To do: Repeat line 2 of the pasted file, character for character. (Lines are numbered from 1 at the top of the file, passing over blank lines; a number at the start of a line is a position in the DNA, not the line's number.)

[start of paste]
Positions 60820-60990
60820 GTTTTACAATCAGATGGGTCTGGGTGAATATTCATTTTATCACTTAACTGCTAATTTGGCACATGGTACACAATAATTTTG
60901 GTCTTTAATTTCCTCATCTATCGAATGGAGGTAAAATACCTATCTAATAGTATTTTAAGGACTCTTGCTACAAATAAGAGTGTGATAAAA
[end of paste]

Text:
60820 GTTTTACAATCAGATGGGTCTGGGTGAATATTCATTTTATCACTTAACTGCTAATTTGGCACATGGTACACAATAATTTTG